Global image: all the world’s a stage

A mega-event can instantly transform a country’s fortunes. But the long-term benefits are more subtle, allowing the host nation to change perceptions of itself across the globe

When South Africa originally won the bid to host the 2010 Fifa World Cup, there was great expectation within the nation. The largest event of any kind to be held on the African continent – based on projected visitor numbers and international media attention – was expected to leave tangible legacies, such as job creation, economic uplift, improved transport systems and new facilities that could be enjoyed by everyone. Although South Africa had a history of hosting other major events, none were near the scale of the football spectacle.

But long after the sun had gone down on this exuberant festival of football, both government and citizens admit that the real power of the event for the nation was its longer-term ability to help the world to see the country in a different light, highlighting its modern cities and vibrant and friendly population, and dispelling Afro-pessimism among the global community. For its citizens, the event proved a catalyst of inspiration and motivation as a result of South Africa’s globally proven capability. In essence, the lasting legacy of the event for the nation was its intangible contribution to nation brand development – the “soft power”.

The power of the World Cup for South Africa was that it helped the world to see it in a different light, with modern cities and a vibrant and friendly population

The experience of South Africa is certainly not unique. Large-scale, global or mega-events are increasingly sought after and fiercely competed over by nations and cities as marketing or public relations opportunities. Hosting a mega-event is seen as a strategic opportunity for a nation to gain international visibility, showcase its assets and garner goodwill from the international community.

International perception

Sydney is renowned as one of the best examples, with the hosting of the Olympic Games in 2000 instilling global perceptions of Australia as a sophisticated, competent and advanced society. Meanwhile, Germany used the 2006 Fifa World Cup to change perceptions of the nation from serious and hard-working to being considered a far more friendly, welcoming and innovative nation.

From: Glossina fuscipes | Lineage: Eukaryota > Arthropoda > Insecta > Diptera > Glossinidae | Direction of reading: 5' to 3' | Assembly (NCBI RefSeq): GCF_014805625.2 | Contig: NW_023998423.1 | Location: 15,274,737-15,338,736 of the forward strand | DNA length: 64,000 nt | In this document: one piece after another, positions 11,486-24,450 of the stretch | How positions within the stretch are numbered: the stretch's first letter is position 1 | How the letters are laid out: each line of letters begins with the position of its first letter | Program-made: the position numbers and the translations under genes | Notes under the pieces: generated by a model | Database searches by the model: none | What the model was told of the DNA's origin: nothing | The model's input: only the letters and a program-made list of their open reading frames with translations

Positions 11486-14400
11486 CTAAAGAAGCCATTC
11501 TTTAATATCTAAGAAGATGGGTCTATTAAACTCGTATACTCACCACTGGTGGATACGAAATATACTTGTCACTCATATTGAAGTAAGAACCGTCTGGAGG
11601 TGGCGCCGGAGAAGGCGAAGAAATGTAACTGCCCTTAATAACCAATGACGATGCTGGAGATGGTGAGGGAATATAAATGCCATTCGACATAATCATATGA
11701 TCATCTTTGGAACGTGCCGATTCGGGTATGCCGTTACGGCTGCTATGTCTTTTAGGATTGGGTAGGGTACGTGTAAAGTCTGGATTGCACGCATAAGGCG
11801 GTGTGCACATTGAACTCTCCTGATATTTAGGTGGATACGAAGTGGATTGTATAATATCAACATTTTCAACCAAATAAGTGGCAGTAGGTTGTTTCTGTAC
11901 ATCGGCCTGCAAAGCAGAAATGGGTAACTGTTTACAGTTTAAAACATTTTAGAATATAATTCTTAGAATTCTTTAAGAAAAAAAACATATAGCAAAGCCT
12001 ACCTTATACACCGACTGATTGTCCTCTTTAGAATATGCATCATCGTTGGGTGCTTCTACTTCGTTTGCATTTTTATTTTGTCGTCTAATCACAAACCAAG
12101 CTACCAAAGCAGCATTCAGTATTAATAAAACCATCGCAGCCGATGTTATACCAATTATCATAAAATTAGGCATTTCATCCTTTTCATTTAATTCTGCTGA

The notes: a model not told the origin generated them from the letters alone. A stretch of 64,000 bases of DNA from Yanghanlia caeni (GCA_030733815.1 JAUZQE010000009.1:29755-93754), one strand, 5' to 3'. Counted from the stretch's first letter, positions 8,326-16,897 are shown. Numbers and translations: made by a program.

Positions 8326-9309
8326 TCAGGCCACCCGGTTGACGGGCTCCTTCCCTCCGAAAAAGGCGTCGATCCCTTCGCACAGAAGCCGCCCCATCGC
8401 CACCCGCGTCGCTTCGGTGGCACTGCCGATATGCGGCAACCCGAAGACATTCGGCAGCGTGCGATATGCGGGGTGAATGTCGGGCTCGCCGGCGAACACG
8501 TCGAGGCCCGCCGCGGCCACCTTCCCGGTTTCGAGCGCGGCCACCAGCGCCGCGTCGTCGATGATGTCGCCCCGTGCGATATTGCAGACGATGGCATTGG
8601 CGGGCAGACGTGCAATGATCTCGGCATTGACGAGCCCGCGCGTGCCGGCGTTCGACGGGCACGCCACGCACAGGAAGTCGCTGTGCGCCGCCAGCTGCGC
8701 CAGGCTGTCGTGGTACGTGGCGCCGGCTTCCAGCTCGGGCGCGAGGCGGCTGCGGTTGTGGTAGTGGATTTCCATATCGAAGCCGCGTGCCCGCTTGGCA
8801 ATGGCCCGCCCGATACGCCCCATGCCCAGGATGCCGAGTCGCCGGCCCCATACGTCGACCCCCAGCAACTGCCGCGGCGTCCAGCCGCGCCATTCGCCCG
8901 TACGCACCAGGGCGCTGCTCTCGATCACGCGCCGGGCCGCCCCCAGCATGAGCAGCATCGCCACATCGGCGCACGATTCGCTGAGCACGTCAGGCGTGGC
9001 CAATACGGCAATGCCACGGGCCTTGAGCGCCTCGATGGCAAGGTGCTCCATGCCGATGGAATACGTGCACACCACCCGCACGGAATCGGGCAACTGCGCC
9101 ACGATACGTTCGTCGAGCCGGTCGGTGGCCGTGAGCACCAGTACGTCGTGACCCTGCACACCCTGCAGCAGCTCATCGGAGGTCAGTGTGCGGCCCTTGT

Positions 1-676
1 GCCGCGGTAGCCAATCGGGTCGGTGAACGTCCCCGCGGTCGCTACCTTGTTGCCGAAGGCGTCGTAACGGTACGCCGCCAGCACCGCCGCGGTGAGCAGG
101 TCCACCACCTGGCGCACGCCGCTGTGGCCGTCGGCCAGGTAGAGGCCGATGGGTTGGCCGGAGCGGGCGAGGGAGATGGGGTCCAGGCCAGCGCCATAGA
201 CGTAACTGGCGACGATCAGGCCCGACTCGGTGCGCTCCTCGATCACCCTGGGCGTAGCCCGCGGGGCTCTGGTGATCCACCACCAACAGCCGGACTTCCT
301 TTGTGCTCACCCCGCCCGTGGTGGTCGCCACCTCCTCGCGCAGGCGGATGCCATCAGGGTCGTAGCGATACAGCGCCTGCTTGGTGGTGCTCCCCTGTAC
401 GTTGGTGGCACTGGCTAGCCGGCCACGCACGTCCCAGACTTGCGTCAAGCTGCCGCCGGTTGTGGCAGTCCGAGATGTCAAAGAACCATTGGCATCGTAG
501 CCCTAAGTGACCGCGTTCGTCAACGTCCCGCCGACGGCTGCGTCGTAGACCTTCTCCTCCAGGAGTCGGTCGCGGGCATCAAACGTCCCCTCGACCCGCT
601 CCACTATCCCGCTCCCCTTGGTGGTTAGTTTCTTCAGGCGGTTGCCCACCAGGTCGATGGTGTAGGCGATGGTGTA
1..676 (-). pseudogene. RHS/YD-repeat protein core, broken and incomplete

China, too, successfully used two closely held mega-events to assert its significance on the global stage. The 2008 Beijing Olympic Games was swiftly followed in 2010 by the World Expo in Shanghai. These spectacles impressed the world with their technological advancement and celebration of human achievement. They also reminded global audiences of the nation’s formidable historic and cultural heritage.

Increased globalisation and heightened international competitiveness has resulted in countries and cities competing for the attention, respect and trust of a variety of markets and influential groups, including investors, tourists, consumers, donors, immigrants, media and governments. As a result, the reputation and image of a nation have become essential parts of a country’s strategic equity. There are an increasing number of reasons why nations must manage and control their branding in order to compete effectively on the global stage, such as the need to attract tourists, factories, companies and talented people, and to find markets for their exports. The image of a country is likely to influence people’s decisions related to travelling to a place, purchasing products from that place, doing business with local businesses or investing in the region, and even migrating residence to a new place. The unbranded nation has a more difficult time attracting economic and political attention.

There has also been an increase in the number of smaller, developing nations bidding for – and hosting – major global events, which are regarded as an effective tool for positioning nations on the global stage.

The Gulf region has been competing for and hosting mega-events – particularly sporting events – in recent years. Qatar was able to demonstrate its competence and capacity to host mega-events when it successfully organised the 2006 Asian Games, which proved the launching pad to a 2016 Olympic Games bid (albeit a failed one). However, its real breakthrough and endorsement of its capability was seen in it being awarded the hosting rights for the 2022 Fifa World Cup. Highlighting the soft-power significance of this event for Qatar, His Highness Sheikh Hamad bin Khalifa Al Thani, the recently retired Emir of Qatar, said: “A lot of people think that we are a small country, but we can accomplish great things.”

Nation branding

Developing a nation brand needs to begin with an assessment of how the nation desires to be perceived. It should reflect the very best of what the nation can be and aspires to be. Brand messages need to be repeated and consistent with one another. This doesn’t mean that exactly the same message is told every time to the same audience. Different stories related to the brand should highlight different aspects of the brand identity to different audiences across the globe. This is what China did so well with the mega-events that it hosted in 2008 and 2010. It followed up the 2008 Olympics in Beijing with the Shanghai Expo, and in doing so demonstrated two completely different facets of the country’s capabilities.

While the first highlighted the country’s human, sporting and technological prowess the second – dubbed the ‘economic Olympics’ – displayed the country’s organisational skills with an expo that broke all records for previous attendance (both among exhibitors and visitors) and cemented China’s reputation as a rising global power on the world stage.